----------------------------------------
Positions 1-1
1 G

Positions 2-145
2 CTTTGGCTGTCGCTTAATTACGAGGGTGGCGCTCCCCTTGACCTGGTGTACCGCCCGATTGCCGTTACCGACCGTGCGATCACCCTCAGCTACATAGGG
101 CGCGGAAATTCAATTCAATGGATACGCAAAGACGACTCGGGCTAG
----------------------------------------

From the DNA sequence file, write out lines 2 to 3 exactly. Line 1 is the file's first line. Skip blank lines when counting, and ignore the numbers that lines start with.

1 G

Positions 2-145